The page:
According to economic analysis, a more direct effort on the part of the government to keep the employment rate high easily offsets any negatives in future payments (increase in taxes).

The view that business will grow slower due to government efforts just doesn't hold up with the numbers.

Super Saver said...

Thank you all for your thoughtful comments. I didn’t expect to get so many responses to this post:-)

@ Shadox,
While I agree government intervention was needed, I believe the $700 billion TARP and $787 billion Stimulus bill funds could have been used more effectively. In my opinion, a large proportion of the money was spent on political pork projects instead of high impact economic projects. For example, I believe TARP should have been used to buy trouble assets, as originally designed, which would have put a floor on the value of the assets. Also, I believe the Stimulus bill should have focused on providing credit to small businesses, instead of funding pet projects of state and local governments.

I believe the options I shared would have led to a faster economic recovery since businesses would have generated sustainable jobs. Instead, the short term government funded jobs will likely disappear after stimulus funding is gone.

@ Brad,
I too am impressed with Ford and unimpressed with GM and Chrysler. Because I disagree with how the GM and Chrysler bailouts were done, GM and Chrysler are will not be options when I consider buying our next car.

To me, the method of saving GM and Chrysler was a political decision versus an economic decision. For example, the government blatantly ignored bankruptcy laws by giving unions, who were neither shareholders nor creditors, a stake in the new GM that exceeded the rightful stake of bondholders.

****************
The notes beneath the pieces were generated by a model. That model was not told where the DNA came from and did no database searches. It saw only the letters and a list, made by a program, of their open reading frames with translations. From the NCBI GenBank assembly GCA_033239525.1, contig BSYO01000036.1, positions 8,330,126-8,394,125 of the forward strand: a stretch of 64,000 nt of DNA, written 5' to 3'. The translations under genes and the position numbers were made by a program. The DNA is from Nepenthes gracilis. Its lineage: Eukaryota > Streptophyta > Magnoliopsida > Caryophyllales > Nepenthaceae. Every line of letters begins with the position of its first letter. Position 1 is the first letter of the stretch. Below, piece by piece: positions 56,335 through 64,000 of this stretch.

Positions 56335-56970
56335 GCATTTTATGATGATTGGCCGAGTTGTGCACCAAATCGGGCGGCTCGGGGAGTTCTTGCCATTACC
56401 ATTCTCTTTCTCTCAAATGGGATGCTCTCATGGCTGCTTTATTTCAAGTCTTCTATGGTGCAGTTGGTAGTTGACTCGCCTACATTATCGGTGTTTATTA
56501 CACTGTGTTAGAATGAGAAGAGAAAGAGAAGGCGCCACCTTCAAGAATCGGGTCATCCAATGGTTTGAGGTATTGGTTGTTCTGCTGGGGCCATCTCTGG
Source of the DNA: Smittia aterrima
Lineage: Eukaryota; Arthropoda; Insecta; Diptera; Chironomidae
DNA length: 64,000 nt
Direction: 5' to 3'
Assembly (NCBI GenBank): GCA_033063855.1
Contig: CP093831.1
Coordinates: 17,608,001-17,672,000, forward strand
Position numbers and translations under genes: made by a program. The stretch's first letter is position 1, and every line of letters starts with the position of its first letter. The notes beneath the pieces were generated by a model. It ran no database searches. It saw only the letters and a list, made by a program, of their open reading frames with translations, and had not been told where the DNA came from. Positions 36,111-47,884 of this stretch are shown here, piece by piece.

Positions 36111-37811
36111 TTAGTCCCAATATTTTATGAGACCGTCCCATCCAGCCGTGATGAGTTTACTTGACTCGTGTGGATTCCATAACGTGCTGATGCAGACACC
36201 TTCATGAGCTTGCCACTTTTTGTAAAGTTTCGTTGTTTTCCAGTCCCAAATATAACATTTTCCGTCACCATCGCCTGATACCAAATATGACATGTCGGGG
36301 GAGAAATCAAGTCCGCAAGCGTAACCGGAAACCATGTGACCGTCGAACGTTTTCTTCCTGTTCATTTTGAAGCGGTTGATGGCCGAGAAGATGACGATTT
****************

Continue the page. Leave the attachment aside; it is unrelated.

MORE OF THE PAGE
I agree that an economic recovery delivered primarily by political decisions will be less resilient in the future than a recovery based primarily on business decisions.

@ Edwin,
I agree government created jobs help in the short term. However, most of the created jobs are probably not sustainable. Once the stimulus funds are gone, so are most of the jobs. Government created jobs may have made sense at the beginning of the crisis, but I think the focus should be on private sector job creation at this stage.

Edwin said...

The whole point of government created jobs is to supply jobs for the short term (a few years). Those temporary, low paying jobs help support people who have no jobs at all, these people in turn are able to pay their bills and possibly even spend a little extra on top of that.

All of that spending goes back into the economy and allows companies to stop cutting costs due to the downturn. After a few years the economy is in much better shape so when those temporary jobs disappear, the economy is at a state where those people can now find real jobs.

I disagree that it only made sense at the beginning of the crisis because what really matters is the state of the economy. The economy (particularly the job market) is in very poor shape.

We have lost 8 million jobs since the beginning this recession. Last month we lost "only" 11,000 jobs. If we take into account population grown, to get to full employment in 5 years, the US has to add 127,000 jobs a month.

I grabbed this analysis from Paul Krugman at

You are totally right that the first stimulus was pretty bad, it was too small and it didn't put enough effort into purely job creation (politics yay!).

But even so, it did something and the cost of it was worth that something regardless of whether it was as efficient as it could be.

And the economy is still in a very poor position that a new stimulus would help immensely. Unfortunately that won't happen because it's politically impossible.